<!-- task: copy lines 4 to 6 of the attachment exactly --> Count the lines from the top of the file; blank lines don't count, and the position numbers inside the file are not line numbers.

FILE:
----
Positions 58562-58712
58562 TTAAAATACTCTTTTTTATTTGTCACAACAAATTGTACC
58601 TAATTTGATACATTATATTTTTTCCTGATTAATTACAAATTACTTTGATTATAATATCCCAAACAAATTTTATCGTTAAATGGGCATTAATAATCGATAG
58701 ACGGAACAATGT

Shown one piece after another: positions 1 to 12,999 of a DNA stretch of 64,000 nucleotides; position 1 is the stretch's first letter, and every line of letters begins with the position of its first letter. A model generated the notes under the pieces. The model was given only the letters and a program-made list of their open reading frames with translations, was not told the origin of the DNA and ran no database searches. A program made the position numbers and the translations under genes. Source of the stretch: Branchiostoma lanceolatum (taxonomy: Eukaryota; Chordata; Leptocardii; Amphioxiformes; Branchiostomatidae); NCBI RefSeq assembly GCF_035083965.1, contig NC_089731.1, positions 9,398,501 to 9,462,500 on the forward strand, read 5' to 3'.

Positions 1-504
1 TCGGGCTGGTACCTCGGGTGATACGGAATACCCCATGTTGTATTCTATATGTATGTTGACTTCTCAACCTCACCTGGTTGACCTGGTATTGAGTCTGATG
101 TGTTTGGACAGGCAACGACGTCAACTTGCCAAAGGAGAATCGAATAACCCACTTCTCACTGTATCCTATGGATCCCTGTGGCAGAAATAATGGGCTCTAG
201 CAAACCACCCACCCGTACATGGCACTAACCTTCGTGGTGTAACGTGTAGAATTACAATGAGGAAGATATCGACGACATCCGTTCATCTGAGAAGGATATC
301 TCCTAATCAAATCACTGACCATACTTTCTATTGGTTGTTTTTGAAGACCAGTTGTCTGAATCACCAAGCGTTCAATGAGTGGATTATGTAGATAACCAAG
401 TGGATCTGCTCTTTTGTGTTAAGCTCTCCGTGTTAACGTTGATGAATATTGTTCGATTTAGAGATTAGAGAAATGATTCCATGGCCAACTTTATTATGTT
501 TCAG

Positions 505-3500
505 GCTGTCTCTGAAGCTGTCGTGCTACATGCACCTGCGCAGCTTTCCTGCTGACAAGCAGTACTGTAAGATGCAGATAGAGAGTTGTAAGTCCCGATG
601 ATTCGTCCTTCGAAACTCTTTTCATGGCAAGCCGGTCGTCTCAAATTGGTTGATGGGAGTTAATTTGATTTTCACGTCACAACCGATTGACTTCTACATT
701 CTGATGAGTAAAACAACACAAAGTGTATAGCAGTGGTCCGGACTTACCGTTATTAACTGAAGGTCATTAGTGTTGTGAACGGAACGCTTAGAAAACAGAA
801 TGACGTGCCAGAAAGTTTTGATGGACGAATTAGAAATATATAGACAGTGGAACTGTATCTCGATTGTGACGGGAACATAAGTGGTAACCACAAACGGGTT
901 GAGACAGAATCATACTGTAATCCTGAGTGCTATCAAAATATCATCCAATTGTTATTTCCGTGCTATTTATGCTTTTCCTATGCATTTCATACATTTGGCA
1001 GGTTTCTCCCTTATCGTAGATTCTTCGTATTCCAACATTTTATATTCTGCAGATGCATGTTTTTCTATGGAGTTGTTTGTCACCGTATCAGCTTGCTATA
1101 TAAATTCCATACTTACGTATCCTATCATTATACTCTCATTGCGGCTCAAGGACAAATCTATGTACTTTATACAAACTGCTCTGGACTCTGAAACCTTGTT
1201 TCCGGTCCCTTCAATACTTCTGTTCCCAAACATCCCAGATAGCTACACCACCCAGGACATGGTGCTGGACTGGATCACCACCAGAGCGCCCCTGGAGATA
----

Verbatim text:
58701 ACGGAACAATGT

Shown one piece after another: positions 1 to 12,999 of a DNA stretch of 64,000 nucleotides; position 1 is the stretch's first letter, and every line of letters begins with the position of its first letter. A model generated the notes under the pieces. The model was given only the letters and a program-made list of their open reading frames with translations, was not told the origin of the DNA and ran no database searches. A program made the position numbers and the translations under genes. Source of the stretch: Branchiostoma lanceolatum (taxonomy: Eukaryota; Chordata; Leptocardii; Amphioxiformes; Branchiostomatidae); NCBI RefSeq assembly GCF_035083965.1, contig NC_089731.1, positions 9,398,501 to 9,462,500 on the forward strand, read 5' to 3'.

Positions 1-504